I begin the lesson by explaining to students that this is Day 2 of The Dress Code Debate. During the previous day's lesson and for homework, they have been given ample opportunity to research and prepare for the actual debate. I remind them of which students are arguing "for" and "against" dress codes and which students will serve as evaluators. I play a GoAnimate video about debates. (Click here to play GoAnimate video about debates.)
I explain to my scholars that they have had an opportunity to read the Scholastic News magazine article, "Fashion Police" on their own and write their own questions. In order to continue to build background, we read the article together, review some Tier 2 vocabulary, and answer a few text-based questions (see attached Powerpoint). Close reads are definitely a Common Core aligned activity. They provide students an opportunity to "dig deeper" into a complex text to unearth not only explicit information, but hidden information that they may have to use their inference skills to gain a better understanding.
Now, we get into the actual Dress Code Debate. I divide students into "For," "Against," and "Evaluator" teams. I explain to students that they will use accountable talk and their research notes to frame arguments for and against students having a dress code. They will listen to arguments for and against dress codes and take notes during the debate. I explain that the evaluators will use Common Core State Standards on the attached Evaluator Rubric to determine which team - "For" or "Against" wins the debate. I review the learning objectives for the lesson - using specific details, examples, and evidence in presenting pros and cons of an argument, analyzing and evaluating the debate, and determining a winner of the debate. We start the debate using the essential questions on the attached Powerpoint presentation. We close the debate by reviewing the essential understandings of the lesson - Why research preparation is important in a debate, Why listening and note-taking are important in a debate, and Why debates are important.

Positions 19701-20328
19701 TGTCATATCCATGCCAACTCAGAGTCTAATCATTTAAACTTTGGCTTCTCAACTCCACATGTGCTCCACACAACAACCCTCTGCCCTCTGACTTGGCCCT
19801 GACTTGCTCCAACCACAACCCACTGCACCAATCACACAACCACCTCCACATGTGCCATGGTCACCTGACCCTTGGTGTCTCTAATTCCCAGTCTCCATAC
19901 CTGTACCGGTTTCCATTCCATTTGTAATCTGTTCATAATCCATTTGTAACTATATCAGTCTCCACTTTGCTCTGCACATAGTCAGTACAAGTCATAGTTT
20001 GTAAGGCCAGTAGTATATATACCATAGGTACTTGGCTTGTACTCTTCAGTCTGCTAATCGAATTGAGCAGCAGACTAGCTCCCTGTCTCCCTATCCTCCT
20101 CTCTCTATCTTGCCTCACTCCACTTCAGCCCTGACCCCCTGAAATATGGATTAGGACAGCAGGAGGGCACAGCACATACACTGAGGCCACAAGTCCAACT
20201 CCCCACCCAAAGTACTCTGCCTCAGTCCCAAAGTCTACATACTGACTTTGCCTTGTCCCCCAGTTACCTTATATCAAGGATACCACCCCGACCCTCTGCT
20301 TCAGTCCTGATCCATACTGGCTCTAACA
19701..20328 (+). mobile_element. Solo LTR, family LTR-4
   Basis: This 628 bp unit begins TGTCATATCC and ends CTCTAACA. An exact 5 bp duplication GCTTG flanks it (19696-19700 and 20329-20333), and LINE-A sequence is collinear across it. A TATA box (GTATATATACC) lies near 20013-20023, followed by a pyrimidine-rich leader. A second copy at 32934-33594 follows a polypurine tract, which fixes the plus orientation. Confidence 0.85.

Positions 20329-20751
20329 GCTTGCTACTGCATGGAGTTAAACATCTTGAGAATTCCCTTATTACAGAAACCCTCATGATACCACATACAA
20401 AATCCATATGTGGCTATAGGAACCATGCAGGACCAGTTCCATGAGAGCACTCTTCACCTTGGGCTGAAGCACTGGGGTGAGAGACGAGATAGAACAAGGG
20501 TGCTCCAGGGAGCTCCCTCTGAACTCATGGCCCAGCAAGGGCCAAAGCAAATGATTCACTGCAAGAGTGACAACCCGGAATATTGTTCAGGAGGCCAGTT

I close the lesson by allowing the evaluators to express their opinions using a Common Core State Standards-aligned rubric. The evaluators explain which team they feel won the debate and why. I, then, allow students to pose their own student-generated questions to continue the discussion. Finally, I review with them essential understandings I wanted them to gain from their participation in the lesson.